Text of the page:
The Irish willow is steeped in history and has many myths, legends and folklore stories tied to it. Saille (willow) is the 4th constonant of the Ogham Alphabet, which is earliest known form of writing in Ireland. A tree alphabet naming all the Irish native trees which started somewhere between the 2nd and 4th centuries AD.
The Irish legend of Leinster King Labhraidh Loingseach tells an enchanting tale about a King with horse’s ears and a Willow harp. A young hairdresser ordered to the court could not keep the Kings secret any longer and whispered the news of his enormous ears to the Willow tree to ease his heavy burden, unfortunately the tree was cut to make a harp for the King’s court but on its first note shouted ‘ the king’s ears, the king’s ears’.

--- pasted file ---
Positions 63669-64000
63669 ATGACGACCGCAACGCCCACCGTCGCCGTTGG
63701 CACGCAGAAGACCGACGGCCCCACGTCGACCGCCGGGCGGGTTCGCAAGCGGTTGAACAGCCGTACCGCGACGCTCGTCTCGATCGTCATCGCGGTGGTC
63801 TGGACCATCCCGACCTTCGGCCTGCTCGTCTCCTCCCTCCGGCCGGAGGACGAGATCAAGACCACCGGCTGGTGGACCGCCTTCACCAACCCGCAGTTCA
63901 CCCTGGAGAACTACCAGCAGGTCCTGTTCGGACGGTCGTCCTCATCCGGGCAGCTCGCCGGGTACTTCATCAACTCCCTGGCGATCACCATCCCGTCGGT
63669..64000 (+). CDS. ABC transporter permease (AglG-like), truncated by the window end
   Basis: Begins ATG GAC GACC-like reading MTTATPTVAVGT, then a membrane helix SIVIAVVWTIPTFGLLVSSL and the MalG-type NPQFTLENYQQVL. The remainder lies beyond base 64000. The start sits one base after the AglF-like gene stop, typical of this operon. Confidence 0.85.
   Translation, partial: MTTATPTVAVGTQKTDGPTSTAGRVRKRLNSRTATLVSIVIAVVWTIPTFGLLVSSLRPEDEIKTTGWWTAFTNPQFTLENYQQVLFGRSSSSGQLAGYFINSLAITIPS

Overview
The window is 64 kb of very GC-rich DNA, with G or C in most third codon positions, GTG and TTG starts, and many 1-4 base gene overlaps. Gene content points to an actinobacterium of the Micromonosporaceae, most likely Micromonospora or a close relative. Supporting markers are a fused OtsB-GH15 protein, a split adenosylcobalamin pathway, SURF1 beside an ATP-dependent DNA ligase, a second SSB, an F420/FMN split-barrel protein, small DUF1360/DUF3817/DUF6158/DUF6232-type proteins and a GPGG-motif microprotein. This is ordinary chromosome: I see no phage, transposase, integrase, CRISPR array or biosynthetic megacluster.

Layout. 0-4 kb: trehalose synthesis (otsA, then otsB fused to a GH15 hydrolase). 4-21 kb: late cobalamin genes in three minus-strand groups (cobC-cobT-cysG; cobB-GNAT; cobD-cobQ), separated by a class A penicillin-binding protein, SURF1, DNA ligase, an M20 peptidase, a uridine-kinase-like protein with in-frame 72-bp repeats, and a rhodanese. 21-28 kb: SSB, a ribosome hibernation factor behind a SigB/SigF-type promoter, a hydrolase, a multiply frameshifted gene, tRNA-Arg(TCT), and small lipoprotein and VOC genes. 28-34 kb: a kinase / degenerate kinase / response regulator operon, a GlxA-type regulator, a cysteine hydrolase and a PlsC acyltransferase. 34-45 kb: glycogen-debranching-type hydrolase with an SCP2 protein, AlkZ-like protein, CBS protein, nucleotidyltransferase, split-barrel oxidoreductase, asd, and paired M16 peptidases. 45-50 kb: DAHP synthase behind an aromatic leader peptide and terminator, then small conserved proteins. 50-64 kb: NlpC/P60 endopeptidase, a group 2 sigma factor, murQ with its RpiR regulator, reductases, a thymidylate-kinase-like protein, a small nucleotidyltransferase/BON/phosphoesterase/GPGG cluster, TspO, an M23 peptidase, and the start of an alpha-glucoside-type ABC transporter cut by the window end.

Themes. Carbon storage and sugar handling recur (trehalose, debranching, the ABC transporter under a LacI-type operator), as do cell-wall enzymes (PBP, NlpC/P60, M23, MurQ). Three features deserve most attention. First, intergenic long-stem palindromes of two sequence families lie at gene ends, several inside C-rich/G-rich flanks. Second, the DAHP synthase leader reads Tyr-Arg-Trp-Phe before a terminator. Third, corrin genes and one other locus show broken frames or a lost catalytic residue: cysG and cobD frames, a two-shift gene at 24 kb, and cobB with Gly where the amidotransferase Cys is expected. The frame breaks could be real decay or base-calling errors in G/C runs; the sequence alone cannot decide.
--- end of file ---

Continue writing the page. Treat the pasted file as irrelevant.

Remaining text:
Willow is well known for its long, pliable shoots, which are used in basket making and wickerwork. Wicker comes from the old English meaning ‘to bend or yield’.